A single cheeseburger at the Electric Diner contains two patties; a double cheeseburger, three patties.
The George Osborne arithmetic is a Christmas gift to London from Brendan Sodikoff, chef/owner of Chicago’s Au Cheval diner. (Au cheval is French for “on horseback” or, in food parlance, “with an egg on top”.)
The Soho House group of restaurants and hotels took inspiration from – and then a partnership with – Sodikoff when it transformed the Electric Brasserie, beside the historic Electric Cinema in London’s Notting Hill, into the ElectricDiner, which opened on Monday. Its unfinished walls are as rough as the transition is smooth: Stripped of their romantic associations the French café-brasserie and American diner are accessible institutions both valued for their continuous service and rough-and-ready regional cooking.
Before I tell you what I think of the burger three caveats:
1) I can’t say how Electric’s single-cheeseburger-with-two-patties stacks up against its Chicago model. All I can do is compare photos and marvel at the family resemblance.
2) As a steakburger guy who likes chubby patties north of six ounces I am not the best judge of three-ounce ones that need to be tripled up to fill even Darcy Bussell‘s tummy.
3) Asking £10 ($16) for a diner burger with six ounces of beef, fries not included, is a bit much.
And you know what? I don’t care.
Electric’s single cheeseburger, stabbed and steadied by a steak knife in the back, is sensational.
The toasted glazed bun, a beauty if ever there was one, is so good a fit I suspect it is sourced from Savile Row and not, as I was told, Millers Bakery. The soft patties, expertly fried on what looks like a chrome flattop griddle, are deep-pink throughout, their crevices oozing red globules of fatty juice. With gooey Monterey Jack, Dijon mayo and dill pickle chips as their mortar the twin patties are as one. Single cheeseburger indeed.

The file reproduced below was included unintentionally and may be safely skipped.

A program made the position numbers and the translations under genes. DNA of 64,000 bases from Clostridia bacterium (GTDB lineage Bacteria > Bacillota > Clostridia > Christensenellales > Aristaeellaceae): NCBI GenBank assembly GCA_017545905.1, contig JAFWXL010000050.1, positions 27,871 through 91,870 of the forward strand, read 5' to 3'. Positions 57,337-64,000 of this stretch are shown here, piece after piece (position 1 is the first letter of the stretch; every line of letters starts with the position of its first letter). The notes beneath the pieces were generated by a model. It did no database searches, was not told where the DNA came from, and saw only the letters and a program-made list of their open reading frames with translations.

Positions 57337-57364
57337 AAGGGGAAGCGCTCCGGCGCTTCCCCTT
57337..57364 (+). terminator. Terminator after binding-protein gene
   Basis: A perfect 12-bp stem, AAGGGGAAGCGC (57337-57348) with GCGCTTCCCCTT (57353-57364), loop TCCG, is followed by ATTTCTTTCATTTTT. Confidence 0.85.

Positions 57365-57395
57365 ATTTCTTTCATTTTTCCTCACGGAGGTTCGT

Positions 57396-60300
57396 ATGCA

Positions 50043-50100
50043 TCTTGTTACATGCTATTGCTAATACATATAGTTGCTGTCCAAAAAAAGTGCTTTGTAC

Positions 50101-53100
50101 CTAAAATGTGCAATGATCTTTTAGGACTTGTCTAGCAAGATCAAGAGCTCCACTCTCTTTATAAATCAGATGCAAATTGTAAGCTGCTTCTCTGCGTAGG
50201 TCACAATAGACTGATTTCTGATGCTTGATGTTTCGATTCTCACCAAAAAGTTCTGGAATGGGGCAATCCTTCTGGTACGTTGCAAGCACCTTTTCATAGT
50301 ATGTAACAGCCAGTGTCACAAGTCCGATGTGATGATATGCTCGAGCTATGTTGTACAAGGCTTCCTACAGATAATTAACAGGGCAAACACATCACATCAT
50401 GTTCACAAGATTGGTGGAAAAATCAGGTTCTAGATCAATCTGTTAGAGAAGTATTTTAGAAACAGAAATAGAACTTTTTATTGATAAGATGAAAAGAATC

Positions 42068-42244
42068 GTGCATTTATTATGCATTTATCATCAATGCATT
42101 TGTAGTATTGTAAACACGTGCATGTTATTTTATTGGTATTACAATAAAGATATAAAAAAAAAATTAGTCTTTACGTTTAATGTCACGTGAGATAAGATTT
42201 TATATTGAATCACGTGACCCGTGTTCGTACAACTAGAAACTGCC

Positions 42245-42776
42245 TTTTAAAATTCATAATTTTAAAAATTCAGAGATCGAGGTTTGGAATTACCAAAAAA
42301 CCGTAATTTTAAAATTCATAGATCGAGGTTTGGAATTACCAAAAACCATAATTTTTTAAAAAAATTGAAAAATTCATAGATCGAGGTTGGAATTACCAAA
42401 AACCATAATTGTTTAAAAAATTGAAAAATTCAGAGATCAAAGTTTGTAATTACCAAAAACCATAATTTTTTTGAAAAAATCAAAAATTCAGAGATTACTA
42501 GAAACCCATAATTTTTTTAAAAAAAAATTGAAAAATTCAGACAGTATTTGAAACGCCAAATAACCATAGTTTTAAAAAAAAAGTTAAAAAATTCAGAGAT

The Electric Diner burgers are 3,963 miles better than the prototype burger the same Soho House recently created for its Dirtyburger shack. Even so they may not be the best thing the Electric short-order guys put on a burger bun. The bologna sandwich is so exceptional it should be signposted outside the Ladbroke Grove Underground station.
For the uninitiated, bologna, pronounced “baloney”, is the USA counterpart to the Italian sausage mortadella – mortadella di bologna. Usually purchased as cheap processed cold cuts and piled between untoasted slices of processed white bread the bologna sandwich is one of the horrors of American childhood. As an experiment my mother once sent me to school with a bologna sandwich in my lunch bag. Without a single bite or second thought I binned the sandwich and grabbed myself a slice of pizza so hot and so irresistible it burned the roof of my mouth.
Electric’s bologna isn’t like that bologna. It is a homemade and it is fried, leaving a delectably crisp skin on the outer surface of sausage. The sandwich’s overloaded composition might be what you’d expect from a deli counter in Chicago, a BBQ joint in Kansas City or even a street cart in Florence. Succulent, tender folds of thinly sliced meat are laced with the crispy bits, of which there can not be too many.
The Electric Diner bologna sandwich might not yet be on a par with the Wilensky Special, the fried bologna and salami sandwich classic at Wilensky’s in Montréal, or the New York homage to it, Mile End Deli’s Ruth Wilensky.
And you know what? I don’t care.
Electric Diner, 191 Portobello Road, London W11 2ED (map) – Tel: #44 (0)20 7908 9696